​Whitecap Resources operation a great ‘green story’ for Weyburn area

Weyburn plant Image: Brian Zinchuk/Pipeline News

Whitecap Resources' carbon dioxide miscible flood operation is a “significant green story," says the company's operations superintendent.

Darcy Cretin shared an update on how the oil company’s plant operations are going in a Zoom meeting with Weyburn Rotary Club members this week.

“We currently produce 23,000 barrels a day of oil, and 180,000 barrels of water,” said Cretin, noting 350 million cubic feet of carbon dioxide have been injected into the Weyburn Field to enhance the oil production.

Whitecap, which took over the former Cenovus Energy operation in 2017, owns 62 per cent of the operation along with 24 partners, with 700 producing oil wells and 300 injection wells, along with about 1,600 km of pipeline that they operate.

The field began with the discovery well in 1954 (with the 65th anniversary celebrated last November), drilled by Central Leduc, which became Central Del Rio in 1963. Canadian Pacific Oil and Gas bought Central Del Rio in 1969, and they changed the company name a few years later to PanCanadian Petroleum.

PanCanadian changed its name to Encana when it merged with Alberta Energy in 2002, and when Encana split its oil and gas operations, Cenovus was formed and was the operating company until it sold to Whitecap Resources in 2017.

Within three years of the discovery well, Weyburn was identified as the largest oil field in Saskatchewan with 275 producing wells. Cretin noted the estimation of the oil-in-place was 300 million barrels of oil in the Weyburn Field, but that has now been upgraded to 1.5 billion barrels of oil, the third largest oil field in Canada outside of the oilsands and the Fort McMurray operations.

“As you drill more wells and you understand the geography better, that number continues to grow,” noted Cretin.

He estimated about 500 million barrels of oil have been produced in the last 65 years, so there is still about one billion barrels of oil in the pool.

In the 20 years of carbon dioxide injection, there is an estimated 30 million tonnes sequestered underground, and in 2019, Whitecap injected 1.4 million tonnes of CO2, with a total of 2 million tonnes sequestered, meaning they put 600,000 tonnes of CO2 into the ground over and above what was produced in their operations.

“For us, we think that’s a significant difference from most other oil companies who aren’t using carbon dioxide, who aren’t using a man-made source of carbon dioxide. It’s a significant green story,” said Cretin, noting the significance of the CO2 sequestration has become a bigger story in the last five years especially.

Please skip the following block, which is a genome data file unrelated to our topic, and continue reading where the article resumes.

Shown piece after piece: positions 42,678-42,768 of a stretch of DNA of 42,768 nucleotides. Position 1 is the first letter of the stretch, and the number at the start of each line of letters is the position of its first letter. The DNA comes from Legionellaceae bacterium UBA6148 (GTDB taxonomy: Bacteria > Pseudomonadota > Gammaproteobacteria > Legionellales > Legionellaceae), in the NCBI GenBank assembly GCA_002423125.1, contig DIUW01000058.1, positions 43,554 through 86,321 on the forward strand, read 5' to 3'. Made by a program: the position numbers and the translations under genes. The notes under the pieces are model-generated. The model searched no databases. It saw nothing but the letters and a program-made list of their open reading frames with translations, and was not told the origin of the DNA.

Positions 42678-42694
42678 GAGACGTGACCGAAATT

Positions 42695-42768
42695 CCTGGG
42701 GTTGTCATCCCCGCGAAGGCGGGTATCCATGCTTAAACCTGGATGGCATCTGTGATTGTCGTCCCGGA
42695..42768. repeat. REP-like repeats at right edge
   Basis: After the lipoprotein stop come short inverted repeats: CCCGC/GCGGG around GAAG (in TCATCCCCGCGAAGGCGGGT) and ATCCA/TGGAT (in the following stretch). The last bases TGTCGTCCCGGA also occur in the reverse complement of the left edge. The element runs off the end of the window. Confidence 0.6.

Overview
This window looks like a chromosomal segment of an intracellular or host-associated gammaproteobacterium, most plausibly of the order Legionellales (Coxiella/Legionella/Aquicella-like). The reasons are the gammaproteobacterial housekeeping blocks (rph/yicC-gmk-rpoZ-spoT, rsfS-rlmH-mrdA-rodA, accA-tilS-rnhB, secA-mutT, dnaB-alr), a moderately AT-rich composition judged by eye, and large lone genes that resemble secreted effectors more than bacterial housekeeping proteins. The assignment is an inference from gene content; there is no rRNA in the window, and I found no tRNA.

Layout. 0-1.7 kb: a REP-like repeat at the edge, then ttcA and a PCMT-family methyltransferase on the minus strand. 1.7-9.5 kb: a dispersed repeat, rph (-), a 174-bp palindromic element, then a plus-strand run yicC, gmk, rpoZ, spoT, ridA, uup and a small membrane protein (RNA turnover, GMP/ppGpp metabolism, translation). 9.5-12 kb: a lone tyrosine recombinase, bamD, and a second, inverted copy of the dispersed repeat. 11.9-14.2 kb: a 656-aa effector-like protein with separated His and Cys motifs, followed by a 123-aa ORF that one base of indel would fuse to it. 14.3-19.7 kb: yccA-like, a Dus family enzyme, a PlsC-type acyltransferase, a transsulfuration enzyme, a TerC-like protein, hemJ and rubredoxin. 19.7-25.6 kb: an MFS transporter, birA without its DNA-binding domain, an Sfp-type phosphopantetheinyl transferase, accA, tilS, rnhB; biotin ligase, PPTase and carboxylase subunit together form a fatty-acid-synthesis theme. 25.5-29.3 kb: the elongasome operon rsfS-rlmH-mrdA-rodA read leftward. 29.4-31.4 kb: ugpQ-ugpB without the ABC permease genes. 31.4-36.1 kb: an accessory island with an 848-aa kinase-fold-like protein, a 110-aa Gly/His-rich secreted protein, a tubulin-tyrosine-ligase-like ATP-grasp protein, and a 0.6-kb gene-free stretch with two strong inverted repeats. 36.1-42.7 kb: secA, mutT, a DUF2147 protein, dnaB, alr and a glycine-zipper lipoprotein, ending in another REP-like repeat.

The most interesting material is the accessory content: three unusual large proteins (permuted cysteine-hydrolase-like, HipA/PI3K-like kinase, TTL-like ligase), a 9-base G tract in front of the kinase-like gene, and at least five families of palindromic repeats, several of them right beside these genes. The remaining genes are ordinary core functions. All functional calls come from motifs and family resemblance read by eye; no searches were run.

With waterflood injection, they reached a peak in production of around 47,000 barrels a day in 1969 before it declined, and when CO2 injection began in 2000, the production went back up to 30,000 barrels a day before that declined to its current level of production.

The Weyburn Unit is billed as the world’s largest man-made CO2 oil field attracting research scientists and delegations from around the world.

Last year Whitecap hosted a couple of teams of Chinese scientists, as well as visitors from Saudi Arabia and Abu Dhabi, “so we’re still attracting a lot of attention,” said Cretin.

He related an anecdote where a research scientist told his colleagues he was flying in to Regina before heading down to Weyburn, and the colleagues asked where Regina was, because “everyone knew where Weyburn was.”

The CO2 was first pipelined to them from Dakota Gasification in Beulah, North Dakota, and in 2013-14, the company built a pipeline from the SaskPower operation at Boundary Dam as their secondary source. Cretin noted they are taking nearly all of the CO2 produced by one of the four generating plants for SaskPower for use in the oil recovery operation, and said this supplies roughly a third of Whitecap’s needs for CO2.

“How it works is the carbon dioxide is a solvent we inject to help release the oil in the pores of the rock. It’s solid rock, and the oil and water are trapped in tiny pores, he explained, pointed out about 70 per cent of the oil in the pool is trapped inside the rock.

He equated the use of CO2 to a resident using a solvent like Varsol to wash out oil on the pavement of a driveway.

All of the oil they produce, along with all oil produced in the southeast, is pipelined by Kingston Midstream (formerly Enbridge Pipelines) to Cromer, Man., and from there it’s sent by pipeline to refineries in Chicago and other points in the Mid West United States.

Asked if carbon dioxide is corrosive to their pipeline system, Cretin noted that CO2 becomes corrosive when combined with water to produce carbonic acid. The CO2 they are being supplied with is 99.9 per cent dry from the Boundary Dam, and about 97 per cent dry from North Dakota.

Weyburn Review

Advocacy & Opinion


U.S. & International


Renewables


Special Report